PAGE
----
Nervousness before giving a speech or a presentation is not just normal, it’s one of the most common anxieties. Public speaking, even when you’re doing it in a Zoom meeting from the comfort of your home, can be frightening and everyone responds differently. Whether you’re a person that experiences minor symptoms of nervousness like fidgeting or speaking too quickly, or someone with an intense fear, there are a few tips and tricks to help you get through your next speaking engagement.
Here are 10 ways to lessen your fear of public speaking, courtesy of the Mayo Clinic:
1. Breathing Exercises
Deep breathing can be very relaxing. Take a few slow, deep breaths before your turn to speak and remind yourself – it’s going to be okay.
2. Be the Expert
You will feel much more confident in yourself if you have a strong understanding of the topic you’ll be speaking about. Additionally, the more knowledgeable you are about your topic, the easier you will be able to recover if you get tripped up or off-topic. Be sure to also practice your responses for any questions you can anticipate.
3. Organize It
Make sure you have a plan. This is not the time to wing it! Organize your presentation from start to finish, including any props or technology you will be utilizing. Create an outline or notes based on the order of your presentation to help you remain focused. Do a dry run on-site if you have the opportunity – this will help you feel much more comfortable on the actual day.
4. Practice Makes Perfect
Practice your presentation as many times as you can. In the shower, in the car on the way to work, while you’re making dinner – the more you practice, the better. If you can practice in front of some supportive friends or coworkers, even better. It’s a great idea to record yourself giving your speech so that you can play it back and see what areas need work.
The more you say the words out loud, the easier your public speaking engagement will be.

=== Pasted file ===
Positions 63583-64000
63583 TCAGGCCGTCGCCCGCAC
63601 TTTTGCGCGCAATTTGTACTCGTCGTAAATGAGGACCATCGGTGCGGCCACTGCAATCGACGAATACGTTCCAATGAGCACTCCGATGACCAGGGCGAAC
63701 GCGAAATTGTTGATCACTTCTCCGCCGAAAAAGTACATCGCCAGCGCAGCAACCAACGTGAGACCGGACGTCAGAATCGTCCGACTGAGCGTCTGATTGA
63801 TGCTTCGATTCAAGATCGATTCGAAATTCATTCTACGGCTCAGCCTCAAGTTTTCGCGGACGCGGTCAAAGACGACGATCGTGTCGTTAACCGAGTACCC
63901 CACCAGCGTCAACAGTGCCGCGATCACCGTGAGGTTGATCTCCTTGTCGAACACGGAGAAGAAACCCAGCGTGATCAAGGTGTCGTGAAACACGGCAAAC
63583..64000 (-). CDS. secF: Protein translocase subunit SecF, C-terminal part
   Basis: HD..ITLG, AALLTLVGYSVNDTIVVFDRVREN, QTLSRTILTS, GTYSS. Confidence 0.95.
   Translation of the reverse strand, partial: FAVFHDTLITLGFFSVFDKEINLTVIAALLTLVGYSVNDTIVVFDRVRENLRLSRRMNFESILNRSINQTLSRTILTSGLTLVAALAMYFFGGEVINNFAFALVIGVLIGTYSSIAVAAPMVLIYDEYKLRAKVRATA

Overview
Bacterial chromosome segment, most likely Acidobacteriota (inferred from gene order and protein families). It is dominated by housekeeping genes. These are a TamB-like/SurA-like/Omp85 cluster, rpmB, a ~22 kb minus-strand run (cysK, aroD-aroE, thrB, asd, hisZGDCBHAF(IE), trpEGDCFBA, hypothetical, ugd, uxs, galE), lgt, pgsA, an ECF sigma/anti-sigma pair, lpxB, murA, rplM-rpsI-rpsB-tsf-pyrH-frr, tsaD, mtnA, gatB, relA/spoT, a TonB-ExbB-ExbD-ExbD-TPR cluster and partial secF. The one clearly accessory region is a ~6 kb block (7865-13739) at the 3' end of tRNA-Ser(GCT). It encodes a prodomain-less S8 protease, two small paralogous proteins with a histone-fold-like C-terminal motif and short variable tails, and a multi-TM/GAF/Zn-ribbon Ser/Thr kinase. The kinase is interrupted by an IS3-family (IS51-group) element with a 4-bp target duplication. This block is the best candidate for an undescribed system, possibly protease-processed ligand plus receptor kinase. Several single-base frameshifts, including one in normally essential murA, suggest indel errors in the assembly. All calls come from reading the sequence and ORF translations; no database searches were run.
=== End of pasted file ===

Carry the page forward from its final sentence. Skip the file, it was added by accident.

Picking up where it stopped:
5. Don’t Fear the Silence
If you stumble on your words or lose your train of thought while speaking, don’t panic. What might feel like an obvious flub or long pause to you likely won’t even be noticed by your audience. The best way to get back on track is to pause, take a breath, and refer to your outline.
6. Seek Help
Find a support group to learn valuable tools that can help you overcome your fear or take a class in public speaking. Then you can practice in front of a group without the pressure of an authentic speaking engagement. With many in-person meetings halted due to COVID-19, check for virtual meetings.
7. Think Positively
“Fake it ‘till you make it” is many folks’ mantra for a reason. If you believe that your presentation will go well, chances are that it will! Thinking positively about your presentation each time you practice will help trick your brain over time to associate public speaking with good feelings.
8. Face Your Fears
Being worried is a natural response to a stressful event. Over analyzing and inflating your fears is unhealthy and will cause you even more stress. To combat this, write out all the things you’re worried about happening. Then, go over them and challenge those notions by identifying the most likely outcomes (spoiler alert: it’s almost never the most catastrophic option). This will help you kick your concerns to the curb.
9. Stay Focused
Worrying about what the audience is thinking or doing is a recipe for increased anxiety. Instead, focus on the material you’re talking about. Your audience will be interested in the information you are presenting and more than likely will not recognize your uneasiness.
10. Finally, Congratulate Yourself!
When you’re done, you should be proud. You did it! It might not have gone exactly as planned, and you may have done all 10 of these steps and still tripped up a bit but you know what? That’s okay. You are your own worst critic, likely much more critical of your performance than anyone else would be, and even if you did mess up, you still gave the speech and conquered your fear. Take a few moments to congratulate yourself on a job well done.
Feeling nervous about public speaking is perfectly normal. With these 10 tips, you’re well on your way to banishing that fear and giving a great speech!